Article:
Swimmer Syndrome in Dogs

Written By Aurus Sy
Published: 03/04/2022Updated: 04/26/2022
Veterinary reviewed by Dr. Linda Simon, MVB MRCVS
Swimmer Syndrome

What is Swimmer Syndrome?

Swimmer syndrome, also known as swimming puppy syndrome or flat pup syndrome, is a musculoskeletal disorder in newborn puppies where the legs are splayed out like a 'swimmer' in water. This results in an inability to stand or walk and causes the puppy to remain on their chest and belly. Because swimmer puppies are unable to use their limbs properly, they “paddle” their legs to move around, much like a turtle.

Symptoms of Swimmer Syndrome in Dogs

Swimmer puppies appear normal and healthy during the first several days of life, nursing well and gaining weight quickly. Signs emerge around the third week, which is when puppies should start to walk. The symptoms of swimmer syndrome include:

  • Inability to stand or walk by three weeks of age
  • Limbs splayed out laterally
  • Paddling motion of the legs
  • Lying on the chest and belly
Since swimmer puppies tend to spend most of their time on their chest and stomach, the chest can become flat from bearing all their weight. Pectus excavatum, a chest wall deformity in which the ribs and sternum do not develop properly, can also occur. Swimmer puppies with pectus excavatum will have difficulty breathing and appear lethargic.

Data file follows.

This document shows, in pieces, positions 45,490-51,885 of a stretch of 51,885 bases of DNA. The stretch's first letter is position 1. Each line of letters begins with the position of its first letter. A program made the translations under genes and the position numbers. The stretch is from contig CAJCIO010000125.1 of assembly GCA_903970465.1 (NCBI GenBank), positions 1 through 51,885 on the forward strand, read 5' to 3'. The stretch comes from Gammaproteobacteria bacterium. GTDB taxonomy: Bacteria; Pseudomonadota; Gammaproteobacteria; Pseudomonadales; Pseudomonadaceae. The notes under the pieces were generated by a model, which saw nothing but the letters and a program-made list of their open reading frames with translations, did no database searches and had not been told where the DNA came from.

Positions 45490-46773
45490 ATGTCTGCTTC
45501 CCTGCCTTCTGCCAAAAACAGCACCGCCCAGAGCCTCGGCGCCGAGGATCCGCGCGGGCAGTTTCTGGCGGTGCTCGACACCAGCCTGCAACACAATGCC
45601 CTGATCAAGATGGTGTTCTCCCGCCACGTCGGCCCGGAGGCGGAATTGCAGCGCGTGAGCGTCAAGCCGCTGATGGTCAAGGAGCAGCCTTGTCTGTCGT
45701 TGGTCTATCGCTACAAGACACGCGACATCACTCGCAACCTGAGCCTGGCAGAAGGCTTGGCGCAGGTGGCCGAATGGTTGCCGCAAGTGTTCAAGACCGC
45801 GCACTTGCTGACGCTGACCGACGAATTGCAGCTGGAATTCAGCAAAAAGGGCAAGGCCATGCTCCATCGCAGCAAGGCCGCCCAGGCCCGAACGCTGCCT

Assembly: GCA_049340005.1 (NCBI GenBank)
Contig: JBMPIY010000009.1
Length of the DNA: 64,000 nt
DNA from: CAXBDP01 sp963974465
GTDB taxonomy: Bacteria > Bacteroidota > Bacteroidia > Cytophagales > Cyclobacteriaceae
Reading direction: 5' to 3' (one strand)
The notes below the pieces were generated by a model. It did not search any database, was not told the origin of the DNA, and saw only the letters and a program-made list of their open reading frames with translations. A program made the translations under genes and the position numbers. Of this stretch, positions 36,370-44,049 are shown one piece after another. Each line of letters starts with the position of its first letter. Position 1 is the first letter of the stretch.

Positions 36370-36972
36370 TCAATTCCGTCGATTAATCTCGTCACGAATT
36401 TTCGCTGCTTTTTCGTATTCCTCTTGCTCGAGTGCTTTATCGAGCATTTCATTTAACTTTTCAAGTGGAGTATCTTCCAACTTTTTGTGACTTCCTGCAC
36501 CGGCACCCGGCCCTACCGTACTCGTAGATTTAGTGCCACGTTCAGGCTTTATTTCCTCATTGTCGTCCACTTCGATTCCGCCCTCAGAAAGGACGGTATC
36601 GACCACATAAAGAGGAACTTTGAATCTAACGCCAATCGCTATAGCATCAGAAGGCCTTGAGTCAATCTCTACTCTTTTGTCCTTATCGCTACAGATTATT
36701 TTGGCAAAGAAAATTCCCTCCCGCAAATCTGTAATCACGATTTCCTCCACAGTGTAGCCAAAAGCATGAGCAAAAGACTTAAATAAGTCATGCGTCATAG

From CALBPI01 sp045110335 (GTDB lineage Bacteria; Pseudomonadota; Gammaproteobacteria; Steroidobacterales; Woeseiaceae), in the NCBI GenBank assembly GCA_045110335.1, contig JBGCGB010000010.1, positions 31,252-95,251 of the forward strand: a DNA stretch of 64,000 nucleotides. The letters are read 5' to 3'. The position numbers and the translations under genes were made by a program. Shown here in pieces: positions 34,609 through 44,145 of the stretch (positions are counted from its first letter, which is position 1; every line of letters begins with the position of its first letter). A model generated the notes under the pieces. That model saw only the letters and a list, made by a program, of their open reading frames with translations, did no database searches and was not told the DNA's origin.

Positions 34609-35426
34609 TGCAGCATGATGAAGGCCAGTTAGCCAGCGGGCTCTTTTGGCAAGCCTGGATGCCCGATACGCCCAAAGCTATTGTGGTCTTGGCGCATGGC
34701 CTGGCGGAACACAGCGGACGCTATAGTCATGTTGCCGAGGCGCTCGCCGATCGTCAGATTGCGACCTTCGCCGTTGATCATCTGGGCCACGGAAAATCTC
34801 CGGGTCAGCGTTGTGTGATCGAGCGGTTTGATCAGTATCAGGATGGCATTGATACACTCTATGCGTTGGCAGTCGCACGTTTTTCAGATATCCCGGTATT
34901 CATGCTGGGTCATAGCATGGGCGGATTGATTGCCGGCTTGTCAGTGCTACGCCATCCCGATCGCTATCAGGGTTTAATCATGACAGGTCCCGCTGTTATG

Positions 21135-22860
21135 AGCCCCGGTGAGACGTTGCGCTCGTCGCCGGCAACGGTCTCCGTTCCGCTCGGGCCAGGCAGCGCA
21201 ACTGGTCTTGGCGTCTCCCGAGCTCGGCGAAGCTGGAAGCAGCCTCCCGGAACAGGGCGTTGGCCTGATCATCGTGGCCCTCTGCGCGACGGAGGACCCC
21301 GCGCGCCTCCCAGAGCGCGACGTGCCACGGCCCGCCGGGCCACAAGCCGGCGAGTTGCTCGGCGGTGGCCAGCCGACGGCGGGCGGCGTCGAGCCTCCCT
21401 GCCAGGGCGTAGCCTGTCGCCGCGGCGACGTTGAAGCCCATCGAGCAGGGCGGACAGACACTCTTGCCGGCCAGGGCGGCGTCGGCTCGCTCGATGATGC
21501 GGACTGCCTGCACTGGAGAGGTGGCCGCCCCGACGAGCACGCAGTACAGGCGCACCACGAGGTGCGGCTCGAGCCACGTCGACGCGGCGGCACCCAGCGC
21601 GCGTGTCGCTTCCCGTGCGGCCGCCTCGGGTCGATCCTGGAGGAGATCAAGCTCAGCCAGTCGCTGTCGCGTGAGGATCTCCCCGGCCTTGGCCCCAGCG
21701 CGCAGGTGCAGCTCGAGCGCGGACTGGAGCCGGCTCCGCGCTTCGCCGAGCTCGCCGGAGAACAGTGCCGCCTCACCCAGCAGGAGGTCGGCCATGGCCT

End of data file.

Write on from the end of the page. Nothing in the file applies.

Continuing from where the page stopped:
Causes of Swimmer Syndrome in Dogs

Little research has been done to determine the cause of swimmer syndrome in dogs, therefore it is unclear what exactly causes it. However, it has been suggested that genetic and environmental factors may contribute to swimmer syndrome, specifically: 

  • Hard or slippery floors
  • Being overweight or obesity
  • Weight gain exceeding skeletal development
  • Delayed neuromuscular development
  • Dysfunction of synaptic or ventral horn cells
  • Abnormal myelinization 

Certain breeds also seem to be predisposed to swimmer syndrome. These include small breeds such as the Yorkshire Terrier and Dachshund, and breeds with large chests and short limbs like the French BulldogEnglish BulldogPekingese, and Basset Hound.

Diagnosis of Swimmer Syndrome in Dogs

Many pet parents do not recognize the paddling motion in swimmer puppies as an abnormality and thus only bring them to the vet weeks after symptoms first appear. Unfortunately, a delay in treatment can lead to a lower success rate of treatment. Puppies with swimmer syndrome typically make a better recovery with early diagnosis and treatment, therefore it is important to bring them in as soon as you notice any symptoms.  

To diagnose swimmer syndrome, your vet will likely perform a physical examination and ask you questions about your puppy’s symptoms. They may also consider others diagnoses before arriving at the correct diagnosis, as some of the symptoms of swimmer syndrome are similar to those of other conditions such as canine distemper, encephalomeningitis, spina bifida, toxoplasmosis, neosporosis, and myopathies.

Treatment of Swimmer Syndrome in Dogs